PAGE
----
Rohan Rivett, Australië, [vert. van: Australia. London: Oxford University Press, 1968, door J.N.H. Gevers Leuven-Dijkstra]. Nijkerk: Callenbach, 1969 is a book that provides an overview of Australia’s history, geography, culture and society. It covers topics such as Australia’s physical features, climate, flora and fauna, population, economy and history
The book is part of a series called “The World’s Landscapes” that covers various countries and regions of the world. It is written by Rohan Rivett, an Australian journalist and author who was a prisoner of war in Japan and later became the editor of the Adelaide News.
The book is translated from English to Dutch by J.N.H. Gevers Leuven-Dijkstra and published by Callenbach. The book has 124 pages and includes illustrations and maps.
Rohan Deakin Rivett
Rohan Deakin Rivett (16 January 1917 – 5 October 1977) was an Australian journalist and author, best known for his work as the influential editor of the Adelaide newspaper The News from 1951 to 1960. He gained recognition for his accounts of his experiences on the Burma Railway during World War II and his activism in the Max Stuart case.
Rivett was born in Melbourne, Victoria, and came from a notable family. His father, Sir David Rivett, was a prominent scientist, and his grandfather was Alfred Deakin, a former Prime Minister of Australia. He attended Wesley College and later studied history and politics at the University of Melbourne, where he earned a B.A. with first-class honours. Rivett went on to study at Balliol College, Oxford, but he and his classmate Manning Clark returned to Australia at the outbreak of World War II with the intention of joining the Australian Imperial Force (AIF).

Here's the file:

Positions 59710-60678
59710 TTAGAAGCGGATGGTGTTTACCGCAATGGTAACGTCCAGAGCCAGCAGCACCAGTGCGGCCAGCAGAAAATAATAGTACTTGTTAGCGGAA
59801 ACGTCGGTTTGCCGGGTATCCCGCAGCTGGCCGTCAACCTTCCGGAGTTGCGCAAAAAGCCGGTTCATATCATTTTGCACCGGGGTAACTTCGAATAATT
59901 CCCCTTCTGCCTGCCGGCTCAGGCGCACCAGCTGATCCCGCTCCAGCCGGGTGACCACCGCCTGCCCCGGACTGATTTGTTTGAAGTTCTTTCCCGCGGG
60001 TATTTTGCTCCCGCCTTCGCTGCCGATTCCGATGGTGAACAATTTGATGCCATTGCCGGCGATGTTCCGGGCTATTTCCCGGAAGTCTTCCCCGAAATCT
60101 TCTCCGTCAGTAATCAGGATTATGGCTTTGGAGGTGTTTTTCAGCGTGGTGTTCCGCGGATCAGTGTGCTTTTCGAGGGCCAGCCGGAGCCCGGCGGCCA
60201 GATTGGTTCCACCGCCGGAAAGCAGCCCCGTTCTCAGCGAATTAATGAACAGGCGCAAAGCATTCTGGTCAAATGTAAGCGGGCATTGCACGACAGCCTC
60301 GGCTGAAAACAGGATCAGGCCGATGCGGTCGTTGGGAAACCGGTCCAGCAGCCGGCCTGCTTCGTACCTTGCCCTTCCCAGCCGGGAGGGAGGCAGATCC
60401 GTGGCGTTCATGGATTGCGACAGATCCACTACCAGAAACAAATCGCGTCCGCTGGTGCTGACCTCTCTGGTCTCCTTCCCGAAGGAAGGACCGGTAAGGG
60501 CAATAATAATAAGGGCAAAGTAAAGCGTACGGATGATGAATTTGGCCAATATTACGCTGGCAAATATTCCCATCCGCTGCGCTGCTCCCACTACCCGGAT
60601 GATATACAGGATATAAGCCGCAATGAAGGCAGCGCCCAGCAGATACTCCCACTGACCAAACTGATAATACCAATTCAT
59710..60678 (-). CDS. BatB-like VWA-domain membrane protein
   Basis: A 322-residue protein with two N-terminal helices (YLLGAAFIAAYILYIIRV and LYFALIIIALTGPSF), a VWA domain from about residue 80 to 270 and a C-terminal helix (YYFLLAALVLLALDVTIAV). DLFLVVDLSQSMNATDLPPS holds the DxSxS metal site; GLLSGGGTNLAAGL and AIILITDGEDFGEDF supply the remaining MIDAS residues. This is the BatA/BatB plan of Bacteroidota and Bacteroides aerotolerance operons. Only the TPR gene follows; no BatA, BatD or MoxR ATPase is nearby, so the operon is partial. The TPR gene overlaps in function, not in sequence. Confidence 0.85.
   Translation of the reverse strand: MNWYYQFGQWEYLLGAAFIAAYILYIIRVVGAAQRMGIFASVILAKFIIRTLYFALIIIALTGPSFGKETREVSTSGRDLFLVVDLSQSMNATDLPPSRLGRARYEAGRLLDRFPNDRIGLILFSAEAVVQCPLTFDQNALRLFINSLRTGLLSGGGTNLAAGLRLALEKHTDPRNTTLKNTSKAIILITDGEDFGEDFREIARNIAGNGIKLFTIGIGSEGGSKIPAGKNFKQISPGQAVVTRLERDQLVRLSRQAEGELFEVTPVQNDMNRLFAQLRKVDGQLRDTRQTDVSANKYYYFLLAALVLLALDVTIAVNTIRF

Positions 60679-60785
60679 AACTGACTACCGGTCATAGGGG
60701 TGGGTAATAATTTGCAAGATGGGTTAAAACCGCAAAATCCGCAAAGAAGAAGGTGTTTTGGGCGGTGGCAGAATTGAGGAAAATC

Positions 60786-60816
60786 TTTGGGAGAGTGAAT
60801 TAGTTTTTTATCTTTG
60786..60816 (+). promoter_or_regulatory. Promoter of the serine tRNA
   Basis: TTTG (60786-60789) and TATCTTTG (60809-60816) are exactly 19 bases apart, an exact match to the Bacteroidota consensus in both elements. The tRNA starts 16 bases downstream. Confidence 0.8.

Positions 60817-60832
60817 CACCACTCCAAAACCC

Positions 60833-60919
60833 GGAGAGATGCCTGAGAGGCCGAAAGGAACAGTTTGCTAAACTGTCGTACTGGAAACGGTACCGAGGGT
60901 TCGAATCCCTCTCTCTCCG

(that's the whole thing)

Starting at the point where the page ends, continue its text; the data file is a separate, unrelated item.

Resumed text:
Unable to enlist, Rivett joined The Argus as a cadet journalist. He traveled to Moscow in 1939 and, upon his return, received his first byline. In 1940, he married Gwyneth Maude Terry. Rivett enlisted in the AIF in June 1940 and was later recruited by the Department of Information to read news bulletins for broadcast over Radio Australia. He volunteered to work for the Malayan Broadcasting Commission in December 1941, but after the Japanese invasion of Singapore, he was captured and sent to work on the Burma Railway.
Rivett survived the war and returned to Australia in 1945. He wrote a series of articles about his experiences, which were published in The Argus and other publications. His book “Behind Bamboo,” published in 1946, vividly described his time on the Burma Railway and became a bestseller.
After the war, Rivett joined the Melbourne newspaper The Herald in 1946. He reported on the Civil War in China and later worked for the Adelaide Advertiser and the Brisbane Courier Mail, covering post-war reconstruction in Europe and cricket. In 1951, he became the editor-in-chief of The News, an evening tabloid newspaper in Adelaide owned by Sir Keith Murdoch. Rivett was known for his radio commentaries and was a regular commentator on the ABC’s Notes on the News program.
One of Rivett’s notable campaigns was the “Stuart Case.” He criticised the handling of the case of Max Stuart, an Aboriginal Australian who was convicted of rape and murder in South Australia. Rivett and The News called for a Royal Commission to review the case, and in 1959, the Commission found the case against Stuart justified. The News and Rivett faced trial on charges of seditious libel but were found not guilty. Stuart’s sentence was commuted to life imprisonment, and he was released on parole in 1973.
In 1960, Rupert Murdoch, son of Sir Keith Murdoch, dismissed Rivett from The News, citing concerns about his reliability and control. Rivett later worked at the International Press Institute in Zurich before returning to Melbourne as a freelance journalist. He was elected president of the Melbourne Press Club in 1973.
Rohan Rivett passed away on 5 October 1977, due to a heart attack at his Camberwell home. He left behind a legacy as a respected journalist and author, known for his war experiences and his advocacy for justice in the Max Stuart case. Source Wikipedia